Alfalfa has long been a staple forage across most of the United States. That “most” could be changed to “all” if not for the Southeastern states where alfalfa has historically been a nonfactor in most forage systems.

Slowly but surely, efforts have been made to grow alfalfa successfully in the South. Plant breeding efforts by former University of Georgia forage breeder Joe Bouton and others have resulted in varieties that persist well in the Southeast’s harsh climate and soils.

More recently, a coordinated effort has been undertaken by researchers in Alabama, Florida, and Georgia to establish grazing recommendations for alfalfa-bermudagrass mixtures. The initial results of their work were presented and discussed on a Southeast Cattle Advisor webinar last week.

Why would a producer want to incorporate alfalfa into bermudagrass?

Kim Mullenix, an extension beef specialist at Auburn University, cites several reasons. “With such a system, growers are able to obtain higher yields brought about by more cuttings or grazings per year,” Mullenix said. “The alfalfa provides improved forage quality over bermudagrass alone and it can be harvested as hay, baleage, or used for grazing. Alfalfa also provides nitrogen for the grass stand,” she added.

These just aren’t perceived benefits. Jennifer Tucker, a research and extension scientist with the University of Georgia, described her results of a completed three-year study comparing the yield and quality of a bermudagrass monoculture to that of an alfalfa-bermudagrass mixture. By interseeding Bulldog 805 alfalfa into the bermudagrass, they were able to produce 25.7 tons of dry matter (DM) per acre over the three years. This was double the yield of the pure Tifton 85 bermudagrass field plots.

Having alfalfa in the mixture also extended the forage production season from March through October or November. The researchers were able to get six to eight harvests per year when alfalfa was interseeded compared to a typical four-harvest system for bermudagrass monoculture. Forage quality was also drastically improved in terms of crude protein content.

Good grazing potential

The new, ongoing research is evaluating grazing systems for the mixed stands of alfalfa and bermudagrass. Field trials were established at two locations in Alabama, Georgia, and Florida.

Preliminary data in Alabama and Georgia is indicating that mixed stands be grazed about every four weeks while leaving a stubble height of 4 inches. This was true in both the southern and northern locations of the two states. Grazing shorter than 4 inches or more frequently is having a detrimental effect on the alfalfa and bermudagrass stand, though initial yields may be higher.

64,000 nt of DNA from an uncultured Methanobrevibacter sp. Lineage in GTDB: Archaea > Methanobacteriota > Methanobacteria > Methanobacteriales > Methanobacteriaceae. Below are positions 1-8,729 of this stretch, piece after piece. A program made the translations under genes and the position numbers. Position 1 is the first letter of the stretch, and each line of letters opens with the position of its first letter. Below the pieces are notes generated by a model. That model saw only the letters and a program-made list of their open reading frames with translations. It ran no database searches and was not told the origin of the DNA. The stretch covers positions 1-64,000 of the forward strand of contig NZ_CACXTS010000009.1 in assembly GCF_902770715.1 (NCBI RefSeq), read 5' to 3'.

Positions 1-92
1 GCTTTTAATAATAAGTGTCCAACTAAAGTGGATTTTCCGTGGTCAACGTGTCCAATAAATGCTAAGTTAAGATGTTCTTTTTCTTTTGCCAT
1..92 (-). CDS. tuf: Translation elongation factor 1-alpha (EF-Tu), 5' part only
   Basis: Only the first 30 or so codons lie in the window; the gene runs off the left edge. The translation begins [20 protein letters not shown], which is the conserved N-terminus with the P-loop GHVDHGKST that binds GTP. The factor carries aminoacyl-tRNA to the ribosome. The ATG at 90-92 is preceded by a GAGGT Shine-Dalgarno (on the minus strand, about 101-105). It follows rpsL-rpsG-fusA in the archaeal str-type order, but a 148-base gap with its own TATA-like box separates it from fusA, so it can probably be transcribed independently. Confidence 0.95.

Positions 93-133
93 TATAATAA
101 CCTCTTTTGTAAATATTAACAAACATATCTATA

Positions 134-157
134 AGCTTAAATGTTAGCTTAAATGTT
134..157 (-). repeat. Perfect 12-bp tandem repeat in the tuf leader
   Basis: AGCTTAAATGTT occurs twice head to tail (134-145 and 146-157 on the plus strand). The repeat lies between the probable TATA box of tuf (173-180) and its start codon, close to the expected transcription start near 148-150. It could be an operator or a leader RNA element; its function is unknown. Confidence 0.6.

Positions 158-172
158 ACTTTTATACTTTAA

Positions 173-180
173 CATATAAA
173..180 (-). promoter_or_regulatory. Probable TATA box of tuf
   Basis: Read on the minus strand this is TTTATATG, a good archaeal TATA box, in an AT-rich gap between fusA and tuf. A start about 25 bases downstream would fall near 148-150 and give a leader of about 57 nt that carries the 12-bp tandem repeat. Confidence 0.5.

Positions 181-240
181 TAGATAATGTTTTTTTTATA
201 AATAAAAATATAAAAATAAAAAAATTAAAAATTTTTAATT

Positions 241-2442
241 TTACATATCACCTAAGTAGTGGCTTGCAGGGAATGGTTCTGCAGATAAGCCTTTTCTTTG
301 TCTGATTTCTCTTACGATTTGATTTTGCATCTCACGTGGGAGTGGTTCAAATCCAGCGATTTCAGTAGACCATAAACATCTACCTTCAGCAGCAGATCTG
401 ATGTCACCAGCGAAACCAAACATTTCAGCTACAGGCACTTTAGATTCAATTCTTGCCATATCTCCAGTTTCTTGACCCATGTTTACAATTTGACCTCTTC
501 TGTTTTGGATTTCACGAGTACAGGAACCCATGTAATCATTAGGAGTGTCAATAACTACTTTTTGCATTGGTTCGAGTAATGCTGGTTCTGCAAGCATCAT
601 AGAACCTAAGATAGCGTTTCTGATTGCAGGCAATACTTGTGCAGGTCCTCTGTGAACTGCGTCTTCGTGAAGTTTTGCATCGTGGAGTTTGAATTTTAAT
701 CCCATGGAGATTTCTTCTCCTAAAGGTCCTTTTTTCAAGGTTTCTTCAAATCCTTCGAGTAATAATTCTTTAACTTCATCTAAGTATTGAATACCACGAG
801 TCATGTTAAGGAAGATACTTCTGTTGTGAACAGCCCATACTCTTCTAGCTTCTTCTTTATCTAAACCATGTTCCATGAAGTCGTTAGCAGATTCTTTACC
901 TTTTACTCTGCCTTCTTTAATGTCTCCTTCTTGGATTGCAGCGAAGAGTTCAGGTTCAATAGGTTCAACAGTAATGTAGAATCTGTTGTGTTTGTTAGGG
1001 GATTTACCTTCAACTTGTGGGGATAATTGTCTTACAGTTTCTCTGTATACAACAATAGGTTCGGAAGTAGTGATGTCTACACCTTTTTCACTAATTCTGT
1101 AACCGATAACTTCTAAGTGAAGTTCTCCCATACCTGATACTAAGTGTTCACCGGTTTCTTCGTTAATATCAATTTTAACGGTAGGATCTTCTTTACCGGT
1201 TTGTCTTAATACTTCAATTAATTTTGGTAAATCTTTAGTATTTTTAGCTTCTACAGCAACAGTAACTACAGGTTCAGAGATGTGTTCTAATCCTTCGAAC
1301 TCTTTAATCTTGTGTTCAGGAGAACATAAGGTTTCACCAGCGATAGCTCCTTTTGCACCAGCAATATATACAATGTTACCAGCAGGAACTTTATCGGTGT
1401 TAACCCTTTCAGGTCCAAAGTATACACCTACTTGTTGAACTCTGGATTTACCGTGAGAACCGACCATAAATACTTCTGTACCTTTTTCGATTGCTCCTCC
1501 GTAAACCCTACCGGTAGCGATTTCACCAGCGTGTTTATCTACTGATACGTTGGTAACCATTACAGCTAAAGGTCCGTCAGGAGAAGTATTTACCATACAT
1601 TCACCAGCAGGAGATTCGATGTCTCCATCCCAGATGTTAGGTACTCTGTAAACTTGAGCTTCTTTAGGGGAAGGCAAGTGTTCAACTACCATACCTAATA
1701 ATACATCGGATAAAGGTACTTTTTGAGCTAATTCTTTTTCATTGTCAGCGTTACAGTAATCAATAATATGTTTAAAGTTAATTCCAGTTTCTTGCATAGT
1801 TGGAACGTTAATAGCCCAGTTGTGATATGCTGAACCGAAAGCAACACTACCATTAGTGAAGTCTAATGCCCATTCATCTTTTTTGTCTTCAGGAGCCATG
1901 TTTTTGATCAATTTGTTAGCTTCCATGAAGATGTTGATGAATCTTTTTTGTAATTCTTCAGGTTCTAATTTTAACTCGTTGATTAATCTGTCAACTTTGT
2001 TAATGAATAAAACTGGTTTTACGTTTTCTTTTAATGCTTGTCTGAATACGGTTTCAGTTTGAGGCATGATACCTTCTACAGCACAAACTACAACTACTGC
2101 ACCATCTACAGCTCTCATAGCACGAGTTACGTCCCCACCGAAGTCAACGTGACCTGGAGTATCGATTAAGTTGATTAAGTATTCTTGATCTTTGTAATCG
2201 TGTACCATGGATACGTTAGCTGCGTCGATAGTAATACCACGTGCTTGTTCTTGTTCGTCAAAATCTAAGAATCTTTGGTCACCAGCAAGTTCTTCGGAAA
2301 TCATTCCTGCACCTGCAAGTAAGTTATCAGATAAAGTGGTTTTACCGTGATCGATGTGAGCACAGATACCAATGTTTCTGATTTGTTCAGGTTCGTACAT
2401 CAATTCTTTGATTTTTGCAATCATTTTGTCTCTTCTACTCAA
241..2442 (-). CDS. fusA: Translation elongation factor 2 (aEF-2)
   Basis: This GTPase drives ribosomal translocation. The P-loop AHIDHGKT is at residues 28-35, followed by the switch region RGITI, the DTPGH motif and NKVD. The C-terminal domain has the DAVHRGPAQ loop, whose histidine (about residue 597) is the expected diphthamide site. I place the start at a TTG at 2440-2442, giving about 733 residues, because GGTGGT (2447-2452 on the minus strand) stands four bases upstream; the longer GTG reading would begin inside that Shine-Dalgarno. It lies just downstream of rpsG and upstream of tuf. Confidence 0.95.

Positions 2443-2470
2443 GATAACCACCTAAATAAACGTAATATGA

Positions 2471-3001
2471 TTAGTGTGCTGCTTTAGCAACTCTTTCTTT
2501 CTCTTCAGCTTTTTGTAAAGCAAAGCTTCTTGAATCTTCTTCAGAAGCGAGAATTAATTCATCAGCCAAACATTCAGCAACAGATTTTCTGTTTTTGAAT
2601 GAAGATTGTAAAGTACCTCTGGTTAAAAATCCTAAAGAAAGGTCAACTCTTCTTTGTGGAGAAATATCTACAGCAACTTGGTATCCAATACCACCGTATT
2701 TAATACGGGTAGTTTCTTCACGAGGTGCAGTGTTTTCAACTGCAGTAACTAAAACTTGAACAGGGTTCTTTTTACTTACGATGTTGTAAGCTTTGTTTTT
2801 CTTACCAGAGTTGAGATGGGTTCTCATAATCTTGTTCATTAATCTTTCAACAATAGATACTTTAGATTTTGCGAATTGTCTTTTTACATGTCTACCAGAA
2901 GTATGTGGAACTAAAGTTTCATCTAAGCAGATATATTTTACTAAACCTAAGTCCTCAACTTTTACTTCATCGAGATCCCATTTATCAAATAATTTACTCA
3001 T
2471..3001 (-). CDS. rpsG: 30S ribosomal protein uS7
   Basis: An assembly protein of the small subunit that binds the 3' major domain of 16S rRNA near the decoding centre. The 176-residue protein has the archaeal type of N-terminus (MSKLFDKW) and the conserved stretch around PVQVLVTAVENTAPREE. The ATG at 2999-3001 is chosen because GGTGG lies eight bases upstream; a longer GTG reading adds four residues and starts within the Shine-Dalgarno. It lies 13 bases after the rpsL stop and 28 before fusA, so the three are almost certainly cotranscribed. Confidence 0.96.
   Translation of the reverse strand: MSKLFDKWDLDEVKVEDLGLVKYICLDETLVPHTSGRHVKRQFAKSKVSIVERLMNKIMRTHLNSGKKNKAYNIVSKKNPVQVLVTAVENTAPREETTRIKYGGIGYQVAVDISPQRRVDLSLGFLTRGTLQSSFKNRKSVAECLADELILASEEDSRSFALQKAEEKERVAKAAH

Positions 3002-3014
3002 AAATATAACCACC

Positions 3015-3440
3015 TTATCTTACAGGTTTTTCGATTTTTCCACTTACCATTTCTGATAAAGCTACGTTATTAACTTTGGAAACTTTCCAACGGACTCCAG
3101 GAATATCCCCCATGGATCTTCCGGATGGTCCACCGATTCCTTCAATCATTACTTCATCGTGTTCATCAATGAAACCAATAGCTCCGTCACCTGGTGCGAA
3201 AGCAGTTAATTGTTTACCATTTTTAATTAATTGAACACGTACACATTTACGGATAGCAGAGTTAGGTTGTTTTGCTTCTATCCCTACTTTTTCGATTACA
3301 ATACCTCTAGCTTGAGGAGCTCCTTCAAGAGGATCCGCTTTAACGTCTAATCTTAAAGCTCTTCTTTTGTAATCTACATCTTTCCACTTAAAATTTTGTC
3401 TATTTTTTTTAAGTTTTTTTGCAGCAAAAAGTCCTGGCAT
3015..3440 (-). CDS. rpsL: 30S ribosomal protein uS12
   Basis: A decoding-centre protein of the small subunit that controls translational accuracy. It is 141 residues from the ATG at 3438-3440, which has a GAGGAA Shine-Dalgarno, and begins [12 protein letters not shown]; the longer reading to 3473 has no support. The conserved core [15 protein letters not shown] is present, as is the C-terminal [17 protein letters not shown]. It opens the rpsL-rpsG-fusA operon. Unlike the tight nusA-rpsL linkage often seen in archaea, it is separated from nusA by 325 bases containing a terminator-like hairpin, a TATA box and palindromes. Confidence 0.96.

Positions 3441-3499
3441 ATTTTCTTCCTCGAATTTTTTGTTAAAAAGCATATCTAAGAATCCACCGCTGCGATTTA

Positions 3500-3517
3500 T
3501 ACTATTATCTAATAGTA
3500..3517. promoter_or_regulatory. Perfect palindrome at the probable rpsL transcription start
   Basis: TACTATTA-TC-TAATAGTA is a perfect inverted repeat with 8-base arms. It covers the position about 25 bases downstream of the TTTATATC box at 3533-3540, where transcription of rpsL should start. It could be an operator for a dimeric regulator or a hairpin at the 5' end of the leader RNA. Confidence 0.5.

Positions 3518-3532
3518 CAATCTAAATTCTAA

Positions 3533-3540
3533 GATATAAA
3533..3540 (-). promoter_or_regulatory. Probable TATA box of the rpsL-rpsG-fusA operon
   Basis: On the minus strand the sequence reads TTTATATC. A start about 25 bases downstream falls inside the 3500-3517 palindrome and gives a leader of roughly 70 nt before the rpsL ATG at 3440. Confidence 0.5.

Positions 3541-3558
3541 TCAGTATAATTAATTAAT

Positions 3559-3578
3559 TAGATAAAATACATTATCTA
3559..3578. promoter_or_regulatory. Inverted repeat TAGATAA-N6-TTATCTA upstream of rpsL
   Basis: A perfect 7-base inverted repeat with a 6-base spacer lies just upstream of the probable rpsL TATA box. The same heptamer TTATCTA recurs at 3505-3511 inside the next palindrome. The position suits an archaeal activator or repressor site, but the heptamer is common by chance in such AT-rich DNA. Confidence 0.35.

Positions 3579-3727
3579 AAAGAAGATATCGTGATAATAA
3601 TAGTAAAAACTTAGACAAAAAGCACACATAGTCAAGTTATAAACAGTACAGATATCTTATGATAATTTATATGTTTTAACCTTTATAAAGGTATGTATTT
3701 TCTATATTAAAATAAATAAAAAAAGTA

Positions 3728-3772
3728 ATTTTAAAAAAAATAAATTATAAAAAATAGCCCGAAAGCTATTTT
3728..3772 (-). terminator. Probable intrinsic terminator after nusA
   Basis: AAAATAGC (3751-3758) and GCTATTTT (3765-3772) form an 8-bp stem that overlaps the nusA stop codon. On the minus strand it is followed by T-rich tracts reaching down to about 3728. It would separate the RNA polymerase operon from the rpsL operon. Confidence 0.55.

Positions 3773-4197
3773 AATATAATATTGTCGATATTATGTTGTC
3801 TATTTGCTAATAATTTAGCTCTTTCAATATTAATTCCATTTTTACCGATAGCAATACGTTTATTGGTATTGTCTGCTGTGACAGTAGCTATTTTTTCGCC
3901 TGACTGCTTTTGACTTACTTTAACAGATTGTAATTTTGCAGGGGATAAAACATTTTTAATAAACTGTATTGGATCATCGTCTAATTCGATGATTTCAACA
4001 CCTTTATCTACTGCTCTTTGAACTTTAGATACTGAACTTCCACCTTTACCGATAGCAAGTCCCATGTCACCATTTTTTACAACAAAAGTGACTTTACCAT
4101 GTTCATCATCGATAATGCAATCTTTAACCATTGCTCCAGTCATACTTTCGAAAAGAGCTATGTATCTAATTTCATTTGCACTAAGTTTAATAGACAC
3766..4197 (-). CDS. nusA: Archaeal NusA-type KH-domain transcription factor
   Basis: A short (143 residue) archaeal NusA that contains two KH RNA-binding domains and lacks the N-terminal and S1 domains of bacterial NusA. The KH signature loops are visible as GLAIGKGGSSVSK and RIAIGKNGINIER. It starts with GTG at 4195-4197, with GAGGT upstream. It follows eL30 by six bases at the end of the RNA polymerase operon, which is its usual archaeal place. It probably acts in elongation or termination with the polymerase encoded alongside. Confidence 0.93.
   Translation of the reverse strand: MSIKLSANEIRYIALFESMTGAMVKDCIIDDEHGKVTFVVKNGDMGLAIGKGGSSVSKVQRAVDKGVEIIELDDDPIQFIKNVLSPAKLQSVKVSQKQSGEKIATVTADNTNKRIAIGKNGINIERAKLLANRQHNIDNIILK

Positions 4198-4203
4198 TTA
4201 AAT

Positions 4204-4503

It should be noted that the botanical composition of a bermudagrass-alfalfa stand will change with the time of year as more grass is present in the summer months.

“Crabgrass was a frequent invader into the mixed stands in both Alabama and Georgia,” Tucker said. “However, this won’t be a problem if we’re grazing because it is a desired forage for cattle. It is especially beneficial under drought conditions.”

She also noted that the alfalfa varieties being used, Bulldog 805 in the southern locations and Bulldog 505 in the north, are bred for high-stress conditions and are persisting well in the stands.

Florida conditions are challenging

“I think the alfalfa-bermudagrass mix is a win-win combination because they complement each other so well,” said Jose Debeux, a forage agronomist with the University of Florida who is based at the North Florida Research and Education Center in Marianna.

Debeux noted that in his state there is more of a need to suppress the bermudagrass with glyphosate in the fall before seeding alfalfa. In the most southern location, Citra, bermudagrass may have to be suppressed again in the early spring following establishment. This is to ensure optimum alfalfa establishment without competition.

“Getting the soil to the proper pH is critical, and this may take some time because it has to be surface applied,” Debeux said. “Two to three applications may be needed in some cases. Optimum soil fertility is also necessary as it relates to phosphorus and potassium.”

Esteban Rios, a forage breeder at the University of Florida, is currently working to develop alfalfa varieties that are well adapted to central and south Florida. He’s currently in the process of increasing seed supplies of one such promising variety and hopes to soon be testing it at several locations in the Sunshine State.

Another research project team member, Chris Prevatt, has developed a budget analysis spreadsheet for the alfalfa-bermudagrass forage system. Prevatt is an extension specialist in beef cattle and forage enterprise budgeting and marketing. He noted that the keys to economic success for the grazing system hinge on alfalfa stand longevity, forage yield, and keeping production costs under control. The current research will aid farmers and ranchers in their ability to maximize these components.

Mullenix concluded the webinar by sharing some feedback from producers who have been successful in establishing alfalfa in Alabama. She noted that they emphasize the importance of picking the right field and reducing plant competition as the alfalfa is establishing.

The next steps for the researchers are to investigate the practicality of stockpiling alfalfa-bermudagrass mixtures in the fall and to study dual purpose cut and graze systems with the mixed forage.